How clear are you on the key criteria that are must-haves for a worker? The first two are generally being legally able to work in NZ and physically able to do the job. Any others?

The clearer you are on the key criteria for hiring, the faster your decision-making and the faster you will be able to secure workers.

 

Think of these key criteria as your show-stoppers. What would stop you from hiring someone?

 

These key criteria should be at the start of your application and if the job seeker doesn’t meet these, they should not be able to continue the application.

 

The most common key criteria are:

  • Legally able to work in NZ

  • Physically able to do the job

  • Needs own transport

06.

Filtering

How clear are you on other ways to filter out candidates? For example, checking their availability and assessing their attitude and willingness to work?

Seasonal hiring is different to standard hiring because it is less about ‘is this the right person for the job?’ and more about ‘we need 20 people tomorrow!’

And you will often be hiring more people than you need because of drop-offs—whether it is no-shows or the drop-offs in the first few weeks.

 

So if someone meets the key criteria (above), you are very likely to offer them a job.

 

However, if your business receives more applications than you need workers, think about the ways that you can quickly filter them to check their fit.

 

Checking someone’s availability is a common way to filter out candidates (start/end dates). 

 

Think about how you are assessing attitude and willingness to work. Some growers determine this through email/txt exchange or phone/in-person interviews ie. were they punctual, do they seem interested? Other growers hold the view that if the person meets the criteria and completes the application/contract as needed, then that is enough to offer them a role and the rest is determined once the person is on the job.

07.

Eligibility

How easy is it for you to check people’s legal eligibility to work in NZ? Is it stored in a way that is easy to check when needed?

You’ll be aware that it is the responsibility of the employer to make sure that an employee can work for them legally*. 


It is not mandatory to use Visaview, but this can be an easy way to check a person’s visa, conditions and date of expiry. And the record of your check can be used as evidence of compliance in an audit.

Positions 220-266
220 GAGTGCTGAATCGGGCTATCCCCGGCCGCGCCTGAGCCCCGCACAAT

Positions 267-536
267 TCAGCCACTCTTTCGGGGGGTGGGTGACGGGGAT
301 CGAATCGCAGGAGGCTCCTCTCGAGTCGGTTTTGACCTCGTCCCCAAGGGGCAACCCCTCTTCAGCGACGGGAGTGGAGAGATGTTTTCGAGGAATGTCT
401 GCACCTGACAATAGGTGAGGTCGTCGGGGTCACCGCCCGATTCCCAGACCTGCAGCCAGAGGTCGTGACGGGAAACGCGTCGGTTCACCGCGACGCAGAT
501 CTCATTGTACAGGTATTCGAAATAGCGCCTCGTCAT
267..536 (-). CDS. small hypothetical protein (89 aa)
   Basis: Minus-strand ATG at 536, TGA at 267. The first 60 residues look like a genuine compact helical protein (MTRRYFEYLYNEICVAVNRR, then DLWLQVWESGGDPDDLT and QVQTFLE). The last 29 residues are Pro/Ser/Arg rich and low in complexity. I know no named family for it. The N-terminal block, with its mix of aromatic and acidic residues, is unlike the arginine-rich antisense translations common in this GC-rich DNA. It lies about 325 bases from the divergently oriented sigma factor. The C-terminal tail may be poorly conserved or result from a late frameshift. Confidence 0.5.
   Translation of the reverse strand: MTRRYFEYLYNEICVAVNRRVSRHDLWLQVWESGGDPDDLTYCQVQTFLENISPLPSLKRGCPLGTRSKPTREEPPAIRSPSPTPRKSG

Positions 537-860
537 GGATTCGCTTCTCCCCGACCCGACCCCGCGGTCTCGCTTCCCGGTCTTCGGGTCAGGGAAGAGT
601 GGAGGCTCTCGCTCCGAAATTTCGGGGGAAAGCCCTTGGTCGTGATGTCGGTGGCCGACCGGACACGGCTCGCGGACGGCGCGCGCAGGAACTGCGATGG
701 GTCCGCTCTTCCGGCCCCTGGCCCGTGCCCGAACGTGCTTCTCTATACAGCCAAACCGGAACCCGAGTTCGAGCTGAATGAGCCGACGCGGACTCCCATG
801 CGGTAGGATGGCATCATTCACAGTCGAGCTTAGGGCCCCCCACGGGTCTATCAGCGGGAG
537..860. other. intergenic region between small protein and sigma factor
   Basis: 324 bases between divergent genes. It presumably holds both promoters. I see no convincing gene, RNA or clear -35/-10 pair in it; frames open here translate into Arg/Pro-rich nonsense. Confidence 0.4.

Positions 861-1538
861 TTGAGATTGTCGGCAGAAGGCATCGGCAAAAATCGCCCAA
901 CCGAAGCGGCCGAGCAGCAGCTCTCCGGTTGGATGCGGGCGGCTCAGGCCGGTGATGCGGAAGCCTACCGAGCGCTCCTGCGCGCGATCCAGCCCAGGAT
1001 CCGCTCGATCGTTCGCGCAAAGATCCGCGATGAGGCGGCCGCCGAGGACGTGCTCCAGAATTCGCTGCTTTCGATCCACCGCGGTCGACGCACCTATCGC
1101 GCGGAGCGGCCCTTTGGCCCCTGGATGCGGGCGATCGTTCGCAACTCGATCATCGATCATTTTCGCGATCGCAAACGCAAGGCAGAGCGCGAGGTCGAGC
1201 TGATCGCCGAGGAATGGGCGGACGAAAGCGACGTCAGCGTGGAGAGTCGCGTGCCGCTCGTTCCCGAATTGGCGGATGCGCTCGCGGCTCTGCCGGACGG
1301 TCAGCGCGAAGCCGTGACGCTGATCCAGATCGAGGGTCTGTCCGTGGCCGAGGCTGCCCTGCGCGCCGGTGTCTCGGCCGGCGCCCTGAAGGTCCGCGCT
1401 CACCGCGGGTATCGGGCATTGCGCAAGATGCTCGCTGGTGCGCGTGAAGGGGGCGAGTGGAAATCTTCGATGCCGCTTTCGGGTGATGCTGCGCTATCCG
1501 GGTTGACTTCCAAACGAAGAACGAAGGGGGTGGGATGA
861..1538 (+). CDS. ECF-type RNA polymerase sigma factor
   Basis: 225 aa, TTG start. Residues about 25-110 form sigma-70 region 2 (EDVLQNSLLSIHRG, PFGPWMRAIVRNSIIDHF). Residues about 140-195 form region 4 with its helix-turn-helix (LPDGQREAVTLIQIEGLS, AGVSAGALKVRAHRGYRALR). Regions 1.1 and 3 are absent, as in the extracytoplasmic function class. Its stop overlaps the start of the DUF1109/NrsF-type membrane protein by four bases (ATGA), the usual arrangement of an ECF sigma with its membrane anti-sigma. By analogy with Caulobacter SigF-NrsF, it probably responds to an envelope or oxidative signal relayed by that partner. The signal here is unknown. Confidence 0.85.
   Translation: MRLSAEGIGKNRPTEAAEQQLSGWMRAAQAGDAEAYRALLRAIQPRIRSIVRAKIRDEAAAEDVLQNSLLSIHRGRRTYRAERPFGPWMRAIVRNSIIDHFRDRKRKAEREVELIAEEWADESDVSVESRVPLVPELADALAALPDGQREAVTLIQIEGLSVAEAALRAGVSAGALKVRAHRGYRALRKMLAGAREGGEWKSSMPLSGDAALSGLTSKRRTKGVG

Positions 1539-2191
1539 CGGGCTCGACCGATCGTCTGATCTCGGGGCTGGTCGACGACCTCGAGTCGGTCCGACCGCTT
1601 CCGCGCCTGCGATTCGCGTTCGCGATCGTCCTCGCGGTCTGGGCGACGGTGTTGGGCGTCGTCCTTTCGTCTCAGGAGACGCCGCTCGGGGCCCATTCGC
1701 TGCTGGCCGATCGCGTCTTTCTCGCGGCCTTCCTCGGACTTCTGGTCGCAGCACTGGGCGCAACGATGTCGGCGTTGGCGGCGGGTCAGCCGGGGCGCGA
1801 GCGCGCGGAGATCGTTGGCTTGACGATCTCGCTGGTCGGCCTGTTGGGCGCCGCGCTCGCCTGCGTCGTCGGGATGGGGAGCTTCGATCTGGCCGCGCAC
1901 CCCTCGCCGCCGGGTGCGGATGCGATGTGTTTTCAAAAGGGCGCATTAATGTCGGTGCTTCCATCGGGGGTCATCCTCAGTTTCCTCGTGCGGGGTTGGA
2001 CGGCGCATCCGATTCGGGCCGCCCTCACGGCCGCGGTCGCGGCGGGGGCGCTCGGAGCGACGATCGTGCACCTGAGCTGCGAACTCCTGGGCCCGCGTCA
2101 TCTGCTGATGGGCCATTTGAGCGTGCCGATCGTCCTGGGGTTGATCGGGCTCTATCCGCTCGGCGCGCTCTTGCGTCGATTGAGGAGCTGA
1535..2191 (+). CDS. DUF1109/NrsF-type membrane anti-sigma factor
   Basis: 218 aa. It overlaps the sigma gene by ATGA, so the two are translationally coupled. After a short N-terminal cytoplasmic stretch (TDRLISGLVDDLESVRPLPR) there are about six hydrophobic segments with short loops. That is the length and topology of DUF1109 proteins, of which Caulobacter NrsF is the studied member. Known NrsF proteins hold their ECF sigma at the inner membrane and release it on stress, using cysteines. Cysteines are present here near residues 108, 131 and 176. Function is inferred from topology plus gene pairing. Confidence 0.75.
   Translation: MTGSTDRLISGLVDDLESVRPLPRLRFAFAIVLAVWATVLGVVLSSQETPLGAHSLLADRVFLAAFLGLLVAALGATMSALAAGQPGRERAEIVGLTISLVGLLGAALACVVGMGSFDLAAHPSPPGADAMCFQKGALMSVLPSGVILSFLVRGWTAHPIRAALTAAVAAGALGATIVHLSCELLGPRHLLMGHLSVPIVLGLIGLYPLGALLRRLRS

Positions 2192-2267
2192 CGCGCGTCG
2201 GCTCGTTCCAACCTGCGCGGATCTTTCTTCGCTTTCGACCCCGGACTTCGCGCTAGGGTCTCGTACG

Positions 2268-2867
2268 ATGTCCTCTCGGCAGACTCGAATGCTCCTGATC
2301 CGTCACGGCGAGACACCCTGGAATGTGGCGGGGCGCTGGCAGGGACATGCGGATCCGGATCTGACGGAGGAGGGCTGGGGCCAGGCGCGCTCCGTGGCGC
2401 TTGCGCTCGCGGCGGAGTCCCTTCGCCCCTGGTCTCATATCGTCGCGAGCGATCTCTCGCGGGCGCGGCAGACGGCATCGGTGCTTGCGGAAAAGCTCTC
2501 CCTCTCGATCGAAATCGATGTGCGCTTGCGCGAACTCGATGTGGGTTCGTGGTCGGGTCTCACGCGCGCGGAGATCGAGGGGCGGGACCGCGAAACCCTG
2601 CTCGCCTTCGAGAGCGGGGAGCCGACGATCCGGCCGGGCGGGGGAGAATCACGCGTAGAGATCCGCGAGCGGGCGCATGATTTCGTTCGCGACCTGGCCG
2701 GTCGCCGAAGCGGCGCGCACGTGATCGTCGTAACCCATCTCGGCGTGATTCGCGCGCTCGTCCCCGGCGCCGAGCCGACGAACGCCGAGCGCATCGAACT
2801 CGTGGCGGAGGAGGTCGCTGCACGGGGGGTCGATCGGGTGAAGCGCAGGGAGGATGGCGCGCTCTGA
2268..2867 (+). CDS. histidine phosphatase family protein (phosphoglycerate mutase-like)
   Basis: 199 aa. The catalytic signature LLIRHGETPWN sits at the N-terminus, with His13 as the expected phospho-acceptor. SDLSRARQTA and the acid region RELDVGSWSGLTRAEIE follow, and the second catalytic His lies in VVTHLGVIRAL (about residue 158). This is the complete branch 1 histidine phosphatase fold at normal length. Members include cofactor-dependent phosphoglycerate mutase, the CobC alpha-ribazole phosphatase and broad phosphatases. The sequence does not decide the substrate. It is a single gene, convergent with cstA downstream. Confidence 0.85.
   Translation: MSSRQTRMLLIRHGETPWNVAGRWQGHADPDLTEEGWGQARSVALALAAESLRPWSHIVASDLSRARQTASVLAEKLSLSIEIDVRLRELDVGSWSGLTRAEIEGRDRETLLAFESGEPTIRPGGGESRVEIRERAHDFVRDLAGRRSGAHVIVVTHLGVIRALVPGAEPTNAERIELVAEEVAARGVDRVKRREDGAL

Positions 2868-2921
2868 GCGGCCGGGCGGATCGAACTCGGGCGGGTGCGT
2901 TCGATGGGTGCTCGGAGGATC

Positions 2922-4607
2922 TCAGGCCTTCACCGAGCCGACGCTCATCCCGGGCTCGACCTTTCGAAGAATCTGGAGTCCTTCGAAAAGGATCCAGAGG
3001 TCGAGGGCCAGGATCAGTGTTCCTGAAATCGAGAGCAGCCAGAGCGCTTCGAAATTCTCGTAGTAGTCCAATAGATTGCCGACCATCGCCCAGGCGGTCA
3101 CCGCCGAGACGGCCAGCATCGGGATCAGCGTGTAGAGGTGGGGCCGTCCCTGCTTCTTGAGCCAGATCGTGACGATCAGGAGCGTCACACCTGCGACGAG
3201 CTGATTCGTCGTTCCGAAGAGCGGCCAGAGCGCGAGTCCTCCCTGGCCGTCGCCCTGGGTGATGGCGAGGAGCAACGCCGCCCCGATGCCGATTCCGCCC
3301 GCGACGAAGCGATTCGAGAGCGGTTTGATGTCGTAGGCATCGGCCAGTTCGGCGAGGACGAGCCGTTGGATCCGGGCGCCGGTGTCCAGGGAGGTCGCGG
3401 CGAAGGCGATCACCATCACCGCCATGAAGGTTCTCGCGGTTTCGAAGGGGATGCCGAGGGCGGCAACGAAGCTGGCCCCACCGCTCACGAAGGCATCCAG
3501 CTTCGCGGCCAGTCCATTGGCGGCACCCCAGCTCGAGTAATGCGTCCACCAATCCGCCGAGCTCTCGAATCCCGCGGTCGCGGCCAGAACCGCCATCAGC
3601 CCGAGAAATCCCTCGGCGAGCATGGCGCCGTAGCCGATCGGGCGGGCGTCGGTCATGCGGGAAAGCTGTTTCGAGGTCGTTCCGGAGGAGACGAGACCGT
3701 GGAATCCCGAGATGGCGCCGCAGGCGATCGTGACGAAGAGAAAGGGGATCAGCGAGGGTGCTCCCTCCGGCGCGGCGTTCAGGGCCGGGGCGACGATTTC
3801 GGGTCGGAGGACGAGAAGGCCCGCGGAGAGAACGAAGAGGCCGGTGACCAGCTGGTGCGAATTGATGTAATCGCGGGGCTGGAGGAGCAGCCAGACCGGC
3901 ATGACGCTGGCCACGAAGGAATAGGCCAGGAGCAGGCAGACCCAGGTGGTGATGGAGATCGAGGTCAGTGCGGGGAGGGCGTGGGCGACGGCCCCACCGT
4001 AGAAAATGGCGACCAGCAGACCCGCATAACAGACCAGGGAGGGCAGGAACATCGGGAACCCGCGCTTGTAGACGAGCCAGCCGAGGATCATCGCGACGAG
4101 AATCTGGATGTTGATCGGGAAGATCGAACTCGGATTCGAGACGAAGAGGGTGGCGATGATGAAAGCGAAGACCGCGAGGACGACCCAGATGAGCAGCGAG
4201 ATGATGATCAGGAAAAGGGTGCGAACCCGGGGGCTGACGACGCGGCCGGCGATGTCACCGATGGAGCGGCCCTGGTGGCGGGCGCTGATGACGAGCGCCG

08.

Responses

How quickly do you respond to job seekers to let them know if they have a job or not? Are you missing out on workers?

The challenge of finding seasonal workers increases each year. Yet, here is the craziness that happens. Job seekers often report that they are applying for jobs but don’t hear back. And growers report that they follow up on applications only to find that the person has taken another job!

 

The fact is that job seekers will apply for multiple jobs and then take a role with the grower who responds first.


Check out our blog for more on the importance of responding quickly and tips on how to increase your responsiveness so you can secure more workers.

Key Criteria
Filtering
Eligibility
Responses

ONBOARD

09.

Contract

How easy is it to update contracts for different workers? How easy is it for workers to understand and sign the contract?

Having a repeatable way of adding the right details to your employment agreements will pay off in time—and frustration—savings.

 

For seasonal work, there are usually at least 6 pieces of information that can change in each contract—worker’s name, job title, job description, pay rate, location and start/end dates. 

 

If you’re using printed contracts that you hand-write on, think about moving these change-able items to the first page to make it easy to add them and check them. 

 

If you’re using MS Word, consider using a mail merge to auto-populate the items into each contract.